# How to attack the shuffling of correlated numbers?

Suppose I have a function that accepts vector input $$x$$ and outputs vector $$y=f(x)$$. I want to protect the output $$y$$ through shuffling numbers in it. I hope the shuffling can confuse the attacker by hiding the position information. The ability of hiding position is indeed true when shuffling random numbers. However, the outputs $$y$$ is not uniform. A possible attack, for example, when $$x_1$$ and $$x_2$$ only differ a little, the $$y_1$$ and $$y_2$$ also differ a little. When receiving two outputs $$shuffle(y_1)$$ and $$shuffle(y_2)$$ that are shuffled differently, the attacker may match the order of $$shuffle(y_1)$$ and $$shuffle(y_2)$$ through the correlation of numbers.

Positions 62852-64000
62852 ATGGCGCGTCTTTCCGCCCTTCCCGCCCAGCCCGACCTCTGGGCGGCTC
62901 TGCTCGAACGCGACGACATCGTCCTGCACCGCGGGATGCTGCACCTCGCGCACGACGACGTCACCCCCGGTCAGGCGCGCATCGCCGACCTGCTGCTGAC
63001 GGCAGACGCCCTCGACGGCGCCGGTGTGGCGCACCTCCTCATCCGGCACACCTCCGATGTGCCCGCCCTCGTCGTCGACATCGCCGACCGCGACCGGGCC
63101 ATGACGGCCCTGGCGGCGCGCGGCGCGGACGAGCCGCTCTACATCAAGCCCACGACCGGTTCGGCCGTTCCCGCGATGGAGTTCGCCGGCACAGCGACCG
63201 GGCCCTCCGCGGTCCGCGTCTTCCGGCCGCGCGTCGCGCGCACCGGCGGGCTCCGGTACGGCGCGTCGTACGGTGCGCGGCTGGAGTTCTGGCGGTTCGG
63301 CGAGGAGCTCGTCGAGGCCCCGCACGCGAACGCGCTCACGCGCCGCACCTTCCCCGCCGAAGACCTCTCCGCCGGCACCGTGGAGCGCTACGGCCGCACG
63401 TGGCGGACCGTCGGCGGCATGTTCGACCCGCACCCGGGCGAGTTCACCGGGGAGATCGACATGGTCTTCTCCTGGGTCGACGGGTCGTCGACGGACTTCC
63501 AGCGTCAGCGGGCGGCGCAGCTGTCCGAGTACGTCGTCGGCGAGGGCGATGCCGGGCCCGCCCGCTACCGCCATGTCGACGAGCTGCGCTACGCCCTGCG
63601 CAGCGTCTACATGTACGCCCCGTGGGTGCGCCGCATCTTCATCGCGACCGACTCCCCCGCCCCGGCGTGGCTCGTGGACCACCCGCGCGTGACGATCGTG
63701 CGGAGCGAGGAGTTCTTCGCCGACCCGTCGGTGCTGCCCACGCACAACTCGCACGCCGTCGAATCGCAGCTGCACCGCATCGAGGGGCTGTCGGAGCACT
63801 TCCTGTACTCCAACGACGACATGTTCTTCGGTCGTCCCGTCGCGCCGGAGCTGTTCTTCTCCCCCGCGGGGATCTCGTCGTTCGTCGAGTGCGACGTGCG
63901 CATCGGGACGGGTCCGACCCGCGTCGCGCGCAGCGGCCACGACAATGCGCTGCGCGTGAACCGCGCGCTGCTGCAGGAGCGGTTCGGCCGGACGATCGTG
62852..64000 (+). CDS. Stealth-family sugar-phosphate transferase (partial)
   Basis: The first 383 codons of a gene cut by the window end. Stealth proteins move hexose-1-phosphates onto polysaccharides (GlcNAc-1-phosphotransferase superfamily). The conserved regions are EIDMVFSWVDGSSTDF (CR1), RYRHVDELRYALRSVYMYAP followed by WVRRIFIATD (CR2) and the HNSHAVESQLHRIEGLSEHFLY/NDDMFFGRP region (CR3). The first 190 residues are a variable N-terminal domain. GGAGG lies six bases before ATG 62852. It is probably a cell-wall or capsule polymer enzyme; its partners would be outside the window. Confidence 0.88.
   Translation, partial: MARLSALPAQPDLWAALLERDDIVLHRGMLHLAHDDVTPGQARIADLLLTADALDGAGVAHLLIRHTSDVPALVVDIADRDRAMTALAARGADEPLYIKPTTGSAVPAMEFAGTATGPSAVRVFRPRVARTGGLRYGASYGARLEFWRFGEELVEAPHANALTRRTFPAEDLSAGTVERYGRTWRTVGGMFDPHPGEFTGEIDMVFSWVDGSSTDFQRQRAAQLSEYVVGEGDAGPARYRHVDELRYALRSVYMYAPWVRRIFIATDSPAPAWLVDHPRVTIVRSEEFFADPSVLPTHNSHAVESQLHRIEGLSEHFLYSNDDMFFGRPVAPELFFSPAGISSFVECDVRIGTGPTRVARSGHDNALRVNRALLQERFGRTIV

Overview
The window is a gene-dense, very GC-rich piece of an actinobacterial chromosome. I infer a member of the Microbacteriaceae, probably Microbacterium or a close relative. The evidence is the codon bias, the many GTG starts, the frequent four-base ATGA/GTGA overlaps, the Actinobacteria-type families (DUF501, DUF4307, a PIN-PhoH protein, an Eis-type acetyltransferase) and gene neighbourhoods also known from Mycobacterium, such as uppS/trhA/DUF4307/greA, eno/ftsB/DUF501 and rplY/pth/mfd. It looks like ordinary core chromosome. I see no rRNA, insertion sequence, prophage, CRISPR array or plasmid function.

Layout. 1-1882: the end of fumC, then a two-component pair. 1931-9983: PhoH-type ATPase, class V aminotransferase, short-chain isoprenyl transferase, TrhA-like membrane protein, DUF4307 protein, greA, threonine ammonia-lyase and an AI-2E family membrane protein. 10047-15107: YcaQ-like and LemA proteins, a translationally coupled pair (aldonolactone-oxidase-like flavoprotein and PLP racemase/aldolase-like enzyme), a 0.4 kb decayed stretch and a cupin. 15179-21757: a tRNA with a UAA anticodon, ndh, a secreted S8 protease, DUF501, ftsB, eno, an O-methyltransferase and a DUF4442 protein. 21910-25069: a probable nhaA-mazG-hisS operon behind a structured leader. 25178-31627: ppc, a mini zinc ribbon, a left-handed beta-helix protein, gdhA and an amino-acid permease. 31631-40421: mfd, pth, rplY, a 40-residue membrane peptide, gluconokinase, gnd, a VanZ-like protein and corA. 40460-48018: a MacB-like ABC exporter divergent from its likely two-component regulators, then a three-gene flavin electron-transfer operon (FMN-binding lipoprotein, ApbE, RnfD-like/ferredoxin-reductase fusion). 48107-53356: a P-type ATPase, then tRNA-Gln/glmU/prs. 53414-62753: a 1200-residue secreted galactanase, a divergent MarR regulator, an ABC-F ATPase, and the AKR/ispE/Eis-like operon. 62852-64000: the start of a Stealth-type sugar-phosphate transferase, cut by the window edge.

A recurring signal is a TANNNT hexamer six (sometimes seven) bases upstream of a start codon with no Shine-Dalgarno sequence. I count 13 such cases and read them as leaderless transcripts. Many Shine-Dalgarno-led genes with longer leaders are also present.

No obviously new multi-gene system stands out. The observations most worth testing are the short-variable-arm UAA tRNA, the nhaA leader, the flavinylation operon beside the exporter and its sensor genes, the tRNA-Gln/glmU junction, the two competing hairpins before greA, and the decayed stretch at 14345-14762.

I want to ask is there any similar known attack that can restore the shuffling?

• The feasibility will depend on the domain of the random numbers. Are they reals? Integers? Finite alphabet? I assume the attacker knows the probability distribution. Commented Apr 12 at 13:05
• All numbers are supposed on the ring, such as integers in $[-2^{l-1},2^{l-1}-1]$ and $l$ is the bit length. If the probability distribution you mentioned is for the output $y$, yes. Commented Apr 15 at 6:39